• An advantage of this is that the most appropriate mask size is used for motion estimation at the video playback device 10. If the native resolution is lower than the resolution indicated by the source of the video (i.e. the original video image has been upscaled), then a larger mask size can be used which reduces the number of operations required for the motion detection without loss of accuracy. This can help reduce power consumption at the video playback device 10. On the other hand, if the native resolution is greater than the resolution indicated by the source of the video (i.e. the original video image has been downscaled), then a smaller mask size may be used, which maintains accuracy.
  • It will be understood that the processor or processing system or circuitry referred to herein may in practice be provided by a single chip or integrated circuit or plural chips or integrated circuits, optionally provided as a chipset, an application-specific integrated circuit (ASIC), field-programmable gate array (FPGA), digital signal processor (DSP), graphics processing units (GPUs), etc. The chip or chips may comprise circuitry (as well as possibly firmware) for embodying at least one or more of a data processor or processors, a digital signal processor or processors, baseband circuitry and radio frequency circuitry, which are configurable so as to operate in accordance with the exemplary embodiments. In this regard, the exemplary embodiments may be implemented at least in part by computer software stored in (non-transitory) memory and executable by the processor, or by hardware, or by a combination of tangibly stored software and hardware (and tangibly stored firmware).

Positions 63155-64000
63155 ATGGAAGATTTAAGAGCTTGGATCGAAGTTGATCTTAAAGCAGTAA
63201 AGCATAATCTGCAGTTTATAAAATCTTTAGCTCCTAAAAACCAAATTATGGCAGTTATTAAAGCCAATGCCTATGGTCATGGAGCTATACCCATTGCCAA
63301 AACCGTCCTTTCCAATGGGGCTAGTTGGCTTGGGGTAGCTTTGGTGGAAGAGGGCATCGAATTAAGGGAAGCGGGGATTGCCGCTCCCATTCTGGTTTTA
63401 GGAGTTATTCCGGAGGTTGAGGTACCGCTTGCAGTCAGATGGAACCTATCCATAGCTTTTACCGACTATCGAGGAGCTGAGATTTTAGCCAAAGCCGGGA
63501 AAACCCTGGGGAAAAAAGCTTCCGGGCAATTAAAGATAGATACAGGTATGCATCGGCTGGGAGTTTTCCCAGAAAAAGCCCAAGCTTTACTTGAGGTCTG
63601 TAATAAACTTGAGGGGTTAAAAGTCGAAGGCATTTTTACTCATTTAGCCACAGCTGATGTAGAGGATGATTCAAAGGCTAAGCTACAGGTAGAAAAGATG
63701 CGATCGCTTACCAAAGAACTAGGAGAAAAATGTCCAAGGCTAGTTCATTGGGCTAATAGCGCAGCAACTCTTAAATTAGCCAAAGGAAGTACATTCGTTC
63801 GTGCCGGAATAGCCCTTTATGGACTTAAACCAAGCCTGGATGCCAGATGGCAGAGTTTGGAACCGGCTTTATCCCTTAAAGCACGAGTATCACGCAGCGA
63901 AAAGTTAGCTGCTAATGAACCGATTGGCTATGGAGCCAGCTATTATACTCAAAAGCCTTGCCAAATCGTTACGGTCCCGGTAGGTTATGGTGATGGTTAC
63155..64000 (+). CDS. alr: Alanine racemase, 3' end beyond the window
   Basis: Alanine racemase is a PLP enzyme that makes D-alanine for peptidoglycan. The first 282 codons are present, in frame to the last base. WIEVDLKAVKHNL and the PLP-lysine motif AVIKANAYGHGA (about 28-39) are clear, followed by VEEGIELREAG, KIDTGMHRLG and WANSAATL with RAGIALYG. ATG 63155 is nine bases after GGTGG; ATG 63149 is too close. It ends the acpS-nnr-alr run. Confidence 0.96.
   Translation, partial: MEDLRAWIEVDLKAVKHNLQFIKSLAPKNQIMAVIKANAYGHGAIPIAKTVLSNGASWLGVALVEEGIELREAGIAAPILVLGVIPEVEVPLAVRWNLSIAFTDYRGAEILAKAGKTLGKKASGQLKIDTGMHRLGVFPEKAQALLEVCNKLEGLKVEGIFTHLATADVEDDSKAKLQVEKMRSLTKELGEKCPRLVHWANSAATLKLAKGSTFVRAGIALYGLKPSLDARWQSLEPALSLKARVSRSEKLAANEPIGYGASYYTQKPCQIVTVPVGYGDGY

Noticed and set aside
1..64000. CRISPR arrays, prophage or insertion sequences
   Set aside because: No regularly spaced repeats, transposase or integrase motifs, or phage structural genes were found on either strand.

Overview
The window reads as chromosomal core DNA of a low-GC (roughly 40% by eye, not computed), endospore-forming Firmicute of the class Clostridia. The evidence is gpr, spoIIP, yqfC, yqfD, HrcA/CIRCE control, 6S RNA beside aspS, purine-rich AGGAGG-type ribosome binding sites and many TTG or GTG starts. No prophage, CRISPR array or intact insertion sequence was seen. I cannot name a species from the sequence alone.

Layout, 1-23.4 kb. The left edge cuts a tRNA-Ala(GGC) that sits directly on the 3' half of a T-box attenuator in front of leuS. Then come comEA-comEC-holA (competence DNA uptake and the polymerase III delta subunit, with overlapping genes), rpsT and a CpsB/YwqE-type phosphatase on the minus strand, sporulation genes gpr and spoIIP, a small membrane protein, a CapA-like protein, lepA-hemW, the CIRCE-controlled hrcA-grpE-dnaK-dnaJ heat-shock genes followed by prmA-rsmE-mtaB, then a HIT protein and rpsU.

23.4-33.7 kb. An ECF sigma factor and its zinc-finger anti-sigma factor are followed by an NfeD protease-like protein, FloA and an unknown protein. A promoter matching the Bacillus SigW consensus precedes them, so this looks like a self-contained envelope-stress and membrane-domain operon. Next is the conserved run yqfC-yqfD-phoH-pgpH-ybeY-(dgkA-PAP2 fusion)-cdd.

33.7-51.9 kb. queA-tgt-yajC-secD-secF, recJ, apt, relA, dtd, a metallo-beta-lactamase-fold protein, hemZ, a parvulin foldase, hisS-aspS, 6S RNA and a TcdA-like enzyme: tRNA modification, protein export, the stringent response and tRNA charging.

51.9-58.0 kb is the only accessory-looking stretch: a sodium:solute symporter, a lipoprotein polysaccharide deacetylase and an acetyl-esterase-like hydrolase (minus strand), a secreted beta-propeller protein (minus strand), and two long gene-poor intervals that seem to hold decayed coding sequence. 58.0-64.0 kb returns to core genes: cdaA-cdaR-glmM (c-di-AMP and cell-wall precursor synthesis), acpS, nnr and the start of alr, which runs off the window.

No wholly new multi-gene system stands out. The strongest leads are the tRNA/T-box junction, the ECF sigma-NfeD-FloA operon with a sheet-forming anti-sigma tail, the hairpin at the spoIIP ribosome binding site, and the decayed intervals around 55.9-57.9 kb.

• Reference is made herein to data storage for storing data. This may be provided by a single device or by plural devices. Suitable devices include for example a hard disk and non-volatile semiconductor memory.